447 - Reducing Disparity in Specialized Spine Care Coverage...

#447 Reducing Disparity in Specialized Spine Care Coverage

Regulatory Issues: Coding, Reimbursement, Coverage

Poster Presented by: M. Lorio

Author(s):

M. Lorio (1)
C. Conduff (2)

(1) NeuroSpine Solutions, P.C., Bristol, TN, United States
(2) Spine Health Foundation, Johnson City, TN, United States

Abstract

Background: The Spine Health Foundation, Inc. (SHF) meets unrecognized and unmet needs of individuals suffering with chronic spinal pain related to spinal disorders/injuries. The Spine Health Foundation, inc. serves as a resource and access advocacy organization for uninsured, under-insured, low-income individuals (those lacking coverage). SHF was created to provide individuals with specialized spine care coverage to relieve pain and correct spinal/structural issues - enabling them to live a life “without” pain. By providing eligible individuals access to specialized spine care. Resources include surgery, physical therapy, epidurals, chiropractic treatments, consultations, diagnostic testing, and back braces.

Purpose: The purpose of this organization is to provide the opportunity for low-income, uninsured individuals to receive appropriate specialized spine care.

Study design and setting: Retrospective review.

Patient Sample: Uninsured, under-insured, low-income patients unable to obtain specialized spine care coverage in the current socio-economic system.

Outcome Measures: Since February 2011, over 30 individuals (from 8 Appalachian counties in TN and VA) have received nearly 200 resources through SHF including more than a dozen spine surgeries. Outcomes are measured individually based on VAS pain score rating pre-op and post op given the broad spectrum of spinal pathology and treatments provided. Long-term results have benefitted the recipient, employers and communities by increasing productivity and reducing the economic burden of disability, thus fulfilling our mission. A successful outcome measurement for the SHF requires a more personal aspect based on an individual´s improved quality of life including physical abilities, behavior, and outlook.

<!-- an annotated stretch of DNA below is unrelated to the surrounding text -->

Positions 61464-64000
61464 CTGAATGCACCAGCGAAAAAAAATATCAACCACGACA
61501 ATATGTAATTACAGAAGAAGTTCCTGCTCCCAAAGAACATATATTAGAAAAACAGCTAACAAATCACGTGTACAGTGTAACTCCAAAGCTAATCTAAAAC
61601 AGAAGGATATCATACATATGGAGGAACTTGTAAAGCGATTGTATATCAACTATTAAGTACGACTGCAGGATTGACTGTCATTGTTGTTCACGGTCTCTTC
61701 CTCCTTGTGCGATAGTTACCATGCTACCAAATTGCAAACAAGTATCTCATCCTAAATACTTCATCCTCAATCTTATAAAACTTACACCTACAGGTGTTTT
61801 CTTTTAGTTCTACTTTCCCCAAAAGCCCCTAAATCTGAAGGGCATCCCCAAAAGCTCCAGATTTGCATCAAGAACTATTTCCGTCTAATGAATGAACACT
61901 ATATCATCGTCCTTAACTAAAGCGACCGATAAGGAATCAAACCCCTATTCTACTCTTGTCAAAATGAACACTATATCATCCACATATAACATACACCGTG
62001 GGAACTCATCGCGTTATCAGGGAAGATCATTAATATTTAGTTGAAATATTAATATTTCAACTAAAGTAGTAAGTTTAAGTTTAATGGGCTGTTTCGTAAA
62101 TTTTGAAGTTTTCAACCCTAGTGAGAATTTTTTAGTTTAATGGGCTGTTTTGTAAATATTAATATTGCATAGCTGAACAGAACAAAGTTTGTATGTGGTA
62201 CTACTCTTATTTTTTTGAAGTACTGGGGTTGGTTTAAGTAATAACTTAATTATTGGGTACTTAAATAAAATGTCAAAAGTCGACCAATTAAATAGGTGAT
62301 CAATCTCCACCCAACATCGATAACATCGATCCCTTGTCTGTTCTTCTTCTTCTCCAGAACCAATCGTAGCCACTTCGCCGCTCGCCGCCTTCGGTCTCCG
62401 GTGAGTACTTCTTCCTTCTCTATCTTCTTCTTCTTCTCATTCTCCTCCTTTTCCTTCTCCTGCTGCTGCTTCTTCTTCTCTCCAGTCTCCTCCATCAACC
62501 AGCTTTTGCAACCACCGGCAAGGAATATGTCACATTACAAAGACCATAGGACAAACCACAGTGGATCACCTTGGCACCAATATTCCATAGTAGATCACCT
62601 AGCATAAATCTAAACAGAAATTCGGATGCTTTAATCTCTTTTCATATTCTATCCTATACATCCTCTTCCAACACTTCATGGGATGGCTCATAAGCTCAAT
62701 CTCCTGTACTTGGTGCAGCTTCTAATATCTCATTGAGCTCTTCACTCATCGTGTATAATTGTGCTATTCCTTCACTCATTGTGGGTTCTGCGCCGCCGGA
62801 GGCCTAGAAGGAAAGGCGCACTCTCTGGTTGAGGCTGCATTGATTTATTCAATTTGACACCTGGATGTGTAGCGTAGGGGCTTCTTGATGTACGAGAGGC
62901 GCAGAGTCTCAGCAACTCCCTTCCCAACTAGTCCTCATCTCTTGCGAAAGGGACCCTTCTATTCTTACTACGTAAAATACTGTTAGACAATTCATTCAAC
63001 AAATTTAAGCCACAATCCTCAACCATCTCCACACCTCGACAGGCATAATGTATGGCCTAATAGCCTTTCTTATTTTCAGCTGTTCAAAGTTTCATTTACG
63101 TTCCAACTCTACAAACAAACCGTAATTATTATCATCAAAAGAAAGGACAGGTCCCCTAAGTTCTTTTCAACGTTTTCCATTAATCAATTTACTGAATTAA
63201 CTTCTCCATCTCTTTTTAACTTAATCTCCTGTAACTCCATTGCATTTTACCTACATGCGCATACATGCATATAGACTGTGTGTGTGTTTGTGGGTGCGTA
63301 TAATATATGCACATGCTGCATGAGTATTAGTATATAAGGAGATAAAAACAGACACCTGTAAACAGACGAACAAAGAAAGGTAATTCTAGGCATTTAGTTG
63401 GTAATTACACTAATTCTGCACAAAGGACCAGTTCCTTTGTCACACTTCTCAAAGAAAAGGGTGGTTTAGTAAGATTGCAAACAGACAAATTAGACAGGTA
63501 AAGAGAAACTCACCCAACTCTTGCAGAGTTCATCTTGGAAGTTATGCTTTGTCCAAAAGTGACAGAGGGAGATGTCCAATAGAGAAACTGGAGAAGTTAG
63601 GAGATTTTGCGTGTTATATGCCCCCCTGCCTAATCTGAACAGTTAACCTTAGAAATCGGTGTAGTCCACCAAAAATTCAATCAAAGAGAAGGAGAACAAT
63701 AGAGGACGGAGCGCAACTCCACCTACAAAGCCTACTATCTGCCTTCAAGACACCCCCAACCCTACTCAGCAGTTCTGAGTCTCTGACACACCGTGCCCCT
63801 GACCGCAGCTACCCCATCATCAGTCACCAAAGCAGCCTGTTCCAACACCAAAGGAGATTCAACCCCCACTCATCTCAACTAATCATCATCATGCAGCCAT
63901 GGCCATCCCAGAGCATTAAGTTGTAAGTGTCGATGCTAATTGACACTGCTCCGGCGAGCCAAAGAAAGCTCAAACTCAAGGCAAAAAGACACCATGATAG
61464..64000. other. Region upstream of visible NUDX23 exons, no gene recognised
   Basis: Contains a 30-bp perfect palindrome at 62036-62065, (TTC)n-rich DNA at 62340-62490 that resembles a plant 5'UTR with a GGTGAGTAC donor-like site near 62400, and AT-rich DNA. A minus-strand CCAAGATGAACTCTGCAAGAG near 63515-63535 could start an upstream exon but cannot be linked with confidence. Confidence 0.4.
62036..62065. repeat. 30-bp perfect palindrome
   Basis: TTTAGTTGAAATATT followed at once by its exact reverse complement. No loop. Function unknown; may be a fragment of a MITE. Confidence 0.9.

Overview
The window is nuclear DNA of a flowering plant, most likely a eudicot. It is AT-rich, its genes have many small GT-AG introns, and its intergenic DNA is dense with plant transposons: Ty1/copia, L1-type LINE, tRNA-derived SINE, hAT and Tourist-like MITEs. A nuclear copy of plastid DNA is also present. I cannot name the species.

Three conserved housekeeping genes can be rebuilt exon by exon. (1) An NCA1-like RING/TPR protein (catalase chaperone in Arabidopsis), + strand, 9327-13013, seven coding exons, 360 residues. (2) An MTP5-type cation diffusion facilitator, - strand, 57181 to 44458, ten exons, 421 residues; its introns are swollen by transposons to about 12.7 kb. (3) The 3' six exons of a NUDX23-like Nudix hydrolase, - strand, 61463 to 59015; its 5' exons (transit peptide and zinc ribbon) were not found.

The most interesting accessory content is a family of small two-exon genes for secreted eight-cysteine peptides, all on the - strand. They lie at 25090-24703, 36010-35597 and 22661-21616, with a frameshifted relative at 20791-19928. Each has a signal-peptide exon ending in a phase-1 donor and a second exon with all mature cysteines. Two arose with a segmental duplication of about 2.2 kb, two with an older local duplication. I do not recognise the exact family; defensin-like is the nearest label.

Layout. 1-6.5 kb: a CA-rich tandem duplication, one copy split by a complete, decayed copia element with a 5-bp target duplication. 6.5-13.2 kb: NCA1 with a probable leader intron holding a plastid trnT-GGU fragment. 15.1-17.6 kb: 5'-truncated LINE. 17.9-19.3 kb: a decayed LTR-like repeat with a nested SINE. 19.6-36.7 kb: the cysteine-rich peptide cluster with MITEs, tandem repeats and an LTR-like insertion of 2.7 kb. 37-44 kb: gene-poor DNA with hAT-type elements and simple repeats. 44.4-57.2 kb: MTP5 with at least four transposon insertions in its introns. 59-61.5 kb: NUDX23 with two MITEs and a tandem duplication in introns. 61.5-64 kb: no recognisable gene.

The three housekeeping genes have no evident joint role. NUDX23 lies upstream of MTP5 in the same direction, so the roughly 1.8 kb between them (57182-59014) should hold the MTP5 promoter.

Methods: Eligible recipients choose their medical provider and modality of spine care. The SHF advocates on behalf of the recipient and provides the resources, as needed.

Results: To date, 14 recipients have received spine surgery through the Spine Health Foundation, Inc. Procedures have included; Anterior Lumbar Interbody Fusion for Degenerative Disc Disease and Disc Herniation, Cervical Laminectomy for Spinal Stenosis, Multi-level Lumbar Discectomy for Spondylotic Stenosis, Lumbar Disc Arthroplasty for Disc herniation and Derangement, Lumbar Epidural for Sciatica and Disc Herniation, and Hemilaminectomy for Lumbar Radiculopathy. Follow up data collection for 11 of 14 recipients was possible. In patients who received surgical treatment, the pre-op and post-op means and standard deviations were 9.6 ± 0.8 and 2.1 ± 1.3 with a p-value of less than 0.00000 (p˂ 0.00000). Summarized this small series demonstrated a significant, average delta 7.5 VAS improvement.

Conclusion: We desire to provide a national platform to eligible individuals who are either uninsured or under-insured in need of specialized spinal care. The SHF utilizes a new and innovative approach to fulfill our mission. To date, Spine Societies have yet to deliver a philanthropic platform for discussion that would allow for the much needed growth of the foundation. We humbly request formal avenues or societal links for future development.

Resources: www.spinehealthfoundation.org; http://www.youtube.com/watch?v=Xp3u-BX1LBw